London Hearts Supporters Club

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[S Robertson 24]
28 of 030 -----L SPL A

Improved television deal makes picture a little clearer

richard wilson

22 Nov 2011

Having secured a new broadcast deal on improved terms for the Scottish Premier League, Neil Doncaster was entitled to be adamant.

“I’d be grateful,” he said, “if we could talk about the good news.” It seemed a rare success, since other leagues are having to cope with a fall in television revenue, but there are still consequences from the five-year deal agreed with Sky and ESPN.

The two companies offer stability, global reach and corporate authority for a competition seeking a replacement for its main sponsor – Clydesdale Bank – and continues to talk interminably about reconstruction. As with previous broadcast deals, Sky and ESPN have stipulated that among the 60 matches they broadcast live, there must be four Old Firm league games to choose from.

There is no possibility, then, of the SPL expanding to 16 or 18 teams that play each other only twice a season, at least until after 2017. Doncaster, though, stressed that expansion was not a viable financial option anyway – even if he admitted it was the “ideal”, and even although it is the option most popular with fans – because it would involve a fall in gate receipts and television revenue.

“Reconstruction remains a subject under discussion,” Doncaster said. “The league can’t meaningfully expand anyway. A 16-team league, playing each other once at home and once away, costs Scottish football around £20m. Fourteen might potentially work in terms of having a split league and retaining four Old firm games. Maybe. I make no predictions.”

The clubs were keen to explore SPL TV. It enabled us to talk about a number of options, rather than just Sky Sports and ESPN

Doncaster stressed that Sky and ESPN have sought “no assurances” about the size of the league, Friday night fixtures or other contentious issues. Attendances are falling, with Dunfermline closing a stand and St Johnstone considering knocking one down; some of the matches broadcast live this season have been played against a backdrop of half-empty stands and dwindling atmosphere.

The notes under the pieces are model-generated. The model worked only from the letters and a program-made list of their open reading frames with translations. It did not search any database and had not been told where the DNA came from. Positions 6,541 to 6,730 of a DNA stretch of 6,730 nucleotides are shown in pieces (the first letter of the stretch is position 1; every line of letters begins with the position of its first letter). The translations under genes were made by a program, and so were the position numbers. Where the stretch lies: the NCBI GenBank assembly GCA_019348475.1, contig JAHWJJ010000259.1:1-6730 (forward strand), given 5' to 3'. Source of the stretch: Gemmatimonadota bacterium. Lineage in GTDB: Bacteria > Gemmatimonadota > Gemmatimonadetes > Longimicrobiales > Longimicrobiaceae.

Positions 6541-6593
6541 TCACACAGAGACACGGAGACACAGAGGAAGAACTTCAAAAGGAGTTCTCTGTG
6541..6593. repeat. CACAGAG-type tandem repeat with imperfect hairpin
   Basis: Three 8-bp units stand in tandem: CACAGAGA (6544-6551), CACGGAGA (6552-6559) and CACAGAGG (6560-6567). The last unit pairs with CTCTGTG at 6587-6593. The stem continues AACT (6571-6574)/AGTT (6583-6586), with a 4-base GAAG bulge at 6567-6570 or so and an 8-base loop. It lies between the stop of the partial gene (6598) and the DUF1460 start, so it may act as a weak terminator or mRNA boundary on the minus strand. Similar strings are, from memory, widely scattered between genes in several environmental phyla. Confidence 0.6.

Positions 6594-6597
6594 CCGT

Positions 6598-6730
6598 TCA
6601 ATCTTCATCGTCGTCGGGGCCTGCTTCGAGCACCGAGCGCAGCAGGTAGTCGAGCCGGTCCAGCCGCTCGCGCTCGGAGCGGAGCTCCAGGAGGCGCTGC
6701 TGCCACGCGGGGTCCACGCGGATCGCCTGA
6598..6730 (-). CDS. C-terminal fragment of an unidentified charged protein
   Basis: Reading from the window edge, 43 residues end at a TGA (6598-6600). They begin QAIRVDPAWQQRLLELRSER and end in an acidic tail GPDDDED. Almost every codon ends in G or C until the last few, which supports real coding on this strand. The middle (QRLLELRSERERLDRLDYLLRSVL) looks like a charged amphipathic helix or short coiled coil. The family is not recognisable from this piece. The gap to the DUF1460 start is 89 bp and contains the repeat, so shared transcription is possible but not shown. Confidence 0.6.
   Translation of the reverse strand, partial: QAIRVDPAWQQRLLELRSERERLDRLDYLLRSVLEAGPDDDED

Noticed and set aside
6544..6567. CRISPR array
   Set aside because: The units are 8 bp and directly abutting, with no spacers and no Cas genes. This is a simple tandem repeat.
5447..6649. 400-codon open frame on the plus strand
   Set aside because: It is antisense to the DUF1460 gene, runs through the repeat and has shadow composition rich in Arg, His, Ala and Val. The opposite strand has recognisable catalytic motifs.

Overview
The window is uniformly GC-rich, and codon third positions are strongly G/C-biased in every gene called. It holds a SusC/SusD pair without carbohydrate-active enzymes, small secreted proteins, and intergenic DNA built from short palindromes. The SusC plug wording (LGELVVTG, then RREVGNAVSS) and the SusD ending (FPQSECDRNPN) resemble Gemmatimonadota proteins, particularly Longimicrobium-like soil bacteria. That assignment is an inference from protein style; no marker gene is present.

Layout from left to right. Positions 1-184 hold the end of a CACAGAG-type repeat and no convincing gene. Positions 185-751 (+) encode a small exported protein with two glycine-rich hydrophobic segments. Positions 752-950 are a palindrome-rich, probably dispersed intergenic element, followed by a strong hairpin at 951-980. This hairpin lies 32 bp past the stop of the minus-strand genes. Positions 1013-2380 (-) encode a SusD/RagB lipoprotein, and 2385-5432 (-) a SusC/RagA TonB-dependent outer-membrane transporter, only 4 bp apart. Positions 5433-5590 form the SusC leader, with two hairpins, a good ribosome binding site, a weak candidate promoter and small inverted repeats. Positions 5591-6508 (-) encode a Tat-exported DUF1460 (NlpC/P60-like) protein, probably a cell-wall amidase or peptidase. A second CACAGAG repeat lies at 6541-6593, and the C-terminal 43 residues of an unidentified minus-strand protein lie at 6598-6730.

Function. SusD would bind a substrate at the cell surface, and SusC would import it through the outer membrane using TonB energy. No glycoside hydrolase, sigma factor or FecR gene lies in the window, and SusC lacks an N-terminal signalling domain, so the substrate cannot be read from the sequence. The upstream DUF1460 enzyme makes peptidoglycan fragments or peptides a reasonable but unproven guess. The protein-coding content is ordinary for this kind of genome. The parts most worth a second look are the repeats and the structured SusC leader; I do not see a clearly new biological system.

Yet Doncaster has managed to negotiate a deal in which the two broadcasters pay more for the same product, at a time when their current agreement still has two-and-a-half years to run (although the SPL did have the option of terminating the contract at the end of this season). With few other broadcasters able to match the financial strength and stability of Sky and ESPN, it seems likely the SPL’s investigation of the feasibility of setting up their own TV channel was taken seriously.

The SPL employed IMG Media to evaluate the potential of starting their own station. The trade-off between selling their own product, particularly the lucrative Old Firm games, on an exclusive basis was that a new start-up channel would be vulnerable and many clubs are still traumatised by the collapse of Setanta in 2009.

“[SPL TV] was worthy of serious debate,” Doncaster said. “There’s been a lot of very good work carried out by a number of agencies that we work with, and clubs that were keen to explore the option thoroughly. Ultimately, it enabled us to talk about a number of options, rather than one option with Sky Sports and ESPN and for the clubs to make a decision. If you talk to the sponsors of each of the clubs, they are very reliant on the exposure they get from Sky and ESPN.”

Doncaster was reluctant to rule out further discussions on SPL TV, and it may prove a handy negotiating tool when the new Sky and ESPN deal runs out in 2017. There were other issues, not least what would happen if Rangers were to go into administration – “I wouldn’t want to be drawn on any particular club’s circumstances” – and Hearts’ recent failure to allow any of their players to be interviewed the last time the club’s match was broadcast live by ESPN – “If I go down that route I’m in danger of detracting from positive headlines”.

Neither did the new broadcast deal receive the unanimous backing of the SPL’s member clubs, although a majority voted in favour and Doncaster deserves credit for steering the agreement through. Supporters will still rail against Friday night and Saturday lunchtime kick-offs, but the reality for the game is that television companies now exert an influence on the calendar. Doncaster did argue, though, that it they are not to blame for falling crowds.

“That’s totally over-simplistic,” he said. “The economic climate, the amount of money supporters have in their pockets, is fundamental. Last season, our attendances were only down two per cent. That’s the context. The Football League is 25% down in terms of reported figures for its live deal. Other rights sellers in the market place are suffering similar reductions. In that context, giants like Sky Sports and ESPN have demonstrated a much improved level of confidence in Scottish football.”

Taken from the Herald

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